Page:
When swollen or blocked, they cause piercing pain, and your dog might start chewing on his tail to relieve the pain. You can diagnose impacted anal glands by their strong foul fishy smell, or your dog may be scooting on the floor. You may also find blood-stained or pus-filled stools.
If your dog has blocked material in its glands, it is best to visit your veterinarian. They can help you remove it by expressing the glands.
Anxiety & Stress
Sometimes you are busy in your personal life – hardly managing work/life balance. And if you have a canine at home that’s locked up all day and doesn’t get much attention or its daily jogs – it will start showing abrupt and destructive behavior.
Dogs are playful and love going on their daily strolls around the park. They are great walking companions and love spending time with their owners. But, if they are devoid of that, they will do stuff to get your attention – such as biting their tails.
Their tails are not the only target when they are stressed out. Your shoes, cushions, pillows, carpets, or any soft thing they can chew on will be a target.
In such cases, you should comfort them and give them time. Try to understand what is the root cause of this stress and anxiety. Take them out on daily strolls and socialize with other friendly neighborhood dogs.
Dogs are playful and love going out for strolls. Keeping your dog locked inside can cause stress and anxiety. As a result, your dog could show obsessive or compulsive behavior and start biting its tail.
The formation of an open wound by constant scratching is called a hot spot. The chances of it getting infected in the warm season are fairly high. Mostly bacteria find their way into the wound and cause secondary infections.
A hot spot isn’t a primary cause for a dog biting its tail. It can be due to an underlying cause that your dog is trying to relieve itself by scratching. And the continuous scratching results in a hot spot. The biting and scratching continue, and it worsens the wound.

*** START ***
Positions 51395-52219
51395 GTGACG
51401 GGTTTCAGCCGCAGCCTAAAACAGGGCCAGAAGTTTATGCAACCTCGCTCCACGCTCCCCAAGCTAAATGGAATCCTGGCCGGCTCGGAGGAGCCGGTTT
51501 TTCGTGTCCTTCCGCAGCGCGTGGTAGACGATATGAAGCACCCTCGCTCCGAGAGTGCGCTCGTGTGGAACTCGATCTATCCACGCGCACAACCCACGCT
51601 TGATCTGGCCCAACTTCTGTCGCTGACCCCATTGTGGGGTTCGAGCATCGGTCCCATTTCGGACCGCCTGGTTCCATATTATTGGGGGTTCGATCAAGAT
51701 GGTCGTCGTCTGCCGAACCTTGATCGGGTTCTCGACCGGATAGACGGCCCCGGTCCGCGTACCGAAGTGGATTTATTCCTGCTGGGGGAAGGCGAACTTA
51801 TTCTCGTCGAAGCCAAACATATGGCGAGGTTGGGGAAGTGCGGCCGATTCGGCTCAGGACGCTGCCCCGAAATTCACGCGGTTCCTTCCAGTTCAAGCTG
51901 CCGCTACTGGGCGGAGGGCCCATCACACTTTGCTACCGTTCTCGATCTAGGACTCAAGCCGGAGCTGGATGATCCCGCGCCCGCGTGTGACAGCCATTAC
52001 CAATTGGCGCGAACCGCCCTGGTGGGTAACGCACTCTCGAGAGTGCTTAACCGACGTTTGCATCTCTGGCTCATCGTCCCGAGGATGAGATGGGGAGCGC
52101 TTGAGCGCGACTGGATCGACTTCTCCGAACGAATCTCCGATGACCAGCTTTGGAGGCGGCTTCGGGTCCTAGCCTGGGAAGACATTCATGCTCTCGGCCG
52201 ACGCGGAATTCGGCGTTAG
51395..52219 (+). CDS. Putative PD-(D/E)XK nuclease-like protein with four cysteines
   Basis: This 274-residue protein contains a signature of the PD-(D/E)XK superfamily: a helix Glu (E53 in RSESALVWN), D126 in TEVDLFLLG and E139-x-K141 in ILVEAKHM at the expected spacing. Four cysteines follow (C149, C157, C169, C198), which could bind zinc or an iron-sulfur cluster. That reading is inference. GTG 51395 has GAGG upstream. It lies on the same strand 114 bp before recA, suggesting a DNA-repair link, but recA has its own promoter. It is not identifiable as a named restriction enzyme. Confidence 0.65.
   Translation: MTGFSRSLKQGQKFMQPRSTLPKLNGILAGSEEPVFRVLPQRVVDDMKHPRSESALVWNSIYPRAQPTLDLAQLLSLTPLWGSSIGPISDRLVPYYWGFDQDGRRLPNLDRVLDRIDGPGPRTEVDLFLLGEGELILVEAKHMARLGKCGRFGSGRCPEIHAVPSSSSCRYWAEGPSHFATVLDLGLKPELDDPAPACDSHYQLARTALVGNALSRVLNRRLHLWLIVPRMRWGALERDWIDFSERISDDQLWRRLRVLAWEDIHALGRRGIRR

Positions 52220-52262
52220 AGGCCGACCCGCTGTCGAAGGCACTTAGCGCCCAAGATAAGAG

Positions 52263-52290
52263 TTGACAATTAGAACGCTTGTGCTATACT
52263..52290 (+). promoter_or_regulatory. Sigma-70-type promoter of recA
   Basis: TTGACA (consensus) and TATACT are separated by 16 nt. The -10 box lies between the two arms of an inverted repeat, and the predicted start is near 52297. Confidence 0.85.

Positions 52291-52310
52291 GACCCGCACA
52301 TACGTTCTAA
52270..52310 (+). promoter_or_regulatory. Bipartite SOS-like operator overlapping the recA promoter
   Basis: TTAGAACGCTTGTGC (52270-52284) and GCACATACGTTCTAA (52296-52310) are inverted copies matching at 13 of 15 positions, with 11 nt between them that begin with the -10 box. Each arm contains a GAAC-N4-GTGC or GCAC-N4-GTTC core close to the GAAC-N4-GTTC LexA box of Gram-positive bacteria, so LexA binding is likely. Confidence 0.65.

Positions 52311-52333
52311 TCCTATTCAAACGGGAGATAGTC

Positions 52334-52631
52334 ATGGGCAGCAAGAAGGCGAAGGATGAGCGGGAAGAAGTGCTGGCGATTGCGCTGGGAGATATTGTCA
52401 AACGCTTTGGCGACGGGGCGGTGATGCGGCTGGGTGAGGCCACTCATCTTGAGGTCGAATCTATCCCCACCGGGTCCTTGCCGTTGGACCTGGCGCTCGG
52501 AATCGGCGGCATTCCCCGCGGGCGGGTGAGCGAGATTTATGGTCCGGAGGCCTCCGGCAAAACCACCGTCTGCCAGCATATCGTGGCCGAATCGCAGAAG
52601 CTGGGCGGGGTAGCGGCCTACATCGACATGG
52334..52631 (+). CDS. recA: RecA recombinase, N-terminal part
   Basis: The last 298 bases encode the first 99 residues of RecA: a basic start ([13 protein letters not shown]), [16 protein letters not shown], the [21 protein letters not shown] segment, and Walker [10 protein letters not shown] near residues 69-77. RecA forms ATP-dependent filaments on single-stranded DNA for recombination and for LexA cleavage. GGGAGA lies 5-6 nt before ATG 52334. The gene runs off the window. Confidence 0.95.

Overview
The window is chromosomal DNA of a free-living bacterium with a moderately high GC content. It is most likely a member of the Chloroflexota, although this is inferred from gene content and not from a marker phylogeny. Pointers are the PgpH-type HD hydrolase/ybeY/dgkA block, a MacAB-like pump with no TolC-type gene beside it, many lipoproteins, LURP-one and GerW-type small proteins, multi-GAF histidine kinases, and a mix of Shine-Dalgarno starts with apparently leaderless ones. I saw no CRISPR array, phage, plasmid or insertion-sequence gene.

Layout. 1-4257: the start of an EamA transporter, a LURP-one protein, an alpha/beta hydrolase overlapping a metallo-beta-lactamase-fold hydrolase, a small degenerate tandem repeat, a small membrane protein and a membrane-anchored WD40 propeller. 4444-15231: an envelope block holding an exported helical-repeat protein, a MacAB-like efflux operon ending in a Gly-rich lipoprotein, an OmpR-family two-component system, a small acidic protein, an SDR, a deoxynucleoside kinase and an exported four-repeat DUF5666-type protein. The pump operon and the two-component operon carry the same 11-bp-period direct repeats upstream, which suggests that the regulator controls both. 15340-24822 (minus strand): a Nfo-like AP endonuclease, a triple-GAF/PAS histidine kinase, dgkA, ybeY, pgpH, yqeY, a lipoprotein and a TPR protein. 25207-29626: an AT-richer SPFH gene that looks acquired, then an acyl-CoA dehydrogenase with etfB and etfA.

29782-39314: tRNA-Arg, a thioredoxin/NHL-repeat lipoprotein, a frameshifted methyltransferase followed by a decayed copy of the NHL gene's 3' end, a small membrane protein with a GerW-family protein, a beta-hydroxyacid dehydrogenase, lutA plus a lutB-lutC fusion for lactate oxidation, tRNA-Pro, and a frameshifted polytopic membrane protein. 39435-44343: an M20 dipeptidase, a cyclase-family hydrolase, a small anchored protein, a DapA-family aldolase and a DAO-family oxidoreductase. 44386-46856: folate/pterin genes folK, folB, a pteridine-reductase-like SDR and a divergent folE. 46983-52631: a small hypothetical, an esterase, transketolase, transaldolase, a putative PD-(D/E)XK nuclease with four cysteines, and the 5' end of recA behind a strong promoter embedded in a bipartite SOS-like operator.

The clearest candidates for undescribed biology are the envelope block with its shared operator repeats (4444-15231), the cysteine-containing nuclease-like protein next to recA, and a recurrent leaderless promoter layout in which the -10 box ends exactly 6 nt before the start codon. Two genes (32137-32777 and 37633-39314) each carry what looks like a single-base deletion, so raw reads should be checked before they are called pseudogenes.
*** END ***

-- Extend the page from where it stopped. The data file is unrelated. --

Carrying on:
Hot spots tend to get worse over time, so it’s best to consult your vet immediately. Your vet can determine the root cause, whether its hygiene, diet or any other factor responsible for its formation.
Licking a wound for dogs is the same for humans rubbing theirs for relief. It is their way of cleaning the injury. If there is a wound or injury near your Fido’s tail, he will try to lick it for relief.
The injury could be internal. Your dog might have suffered from a fracture – and as it cannot describe it intelligently – it starts licking it. In older dogs, it could very well be osteoarthritis. If your dog is licking the tail base, there can be arthritis of the lower spine or even hip dysplasia. Your vet should screen it and begin a management plan as soon as possible.
How To Treat Dog Biting Tail
Identifying the cause of your dog biting its tail makes it easier to find a solution. Stay in close touch with your vet, and follow his instructions carefully. There can be several causes, and some of them are dangerous. Here are a few treatment plans you can consider to help stop your dog from biting its tail.
Parasite infestation can be both internal and external. For external infestation such as that of flea or ticks, try changing the bedding, clean your house thoroughly, or if another animal is suffering from parasite infestation – isolate them. Put your Fido on medication as prescribed by your veterinarian. That will help your dog against future infestations.
Put your dog on oral medications immediately for internal parasites such as Tapeworms or Roundworms. For tapeworms, praziquantel is the best choice (available as an over-the-counter drug). Pyrantel Pamoate is the recommended medication against Roundworms and Hookworms.
Before giving any of the above medications to your dog, a veterinarian’s recommendation is strongly recommended.
There is a strong chance that your dog might be allergic to a component of its diet. Mostly it is a protein ingredient that isn’t commonly given in a diet. To check and assess the ingredient responsible, you should perform an elimination test. The best way is to keep eliminating and substituting dietary components until you determine the cause.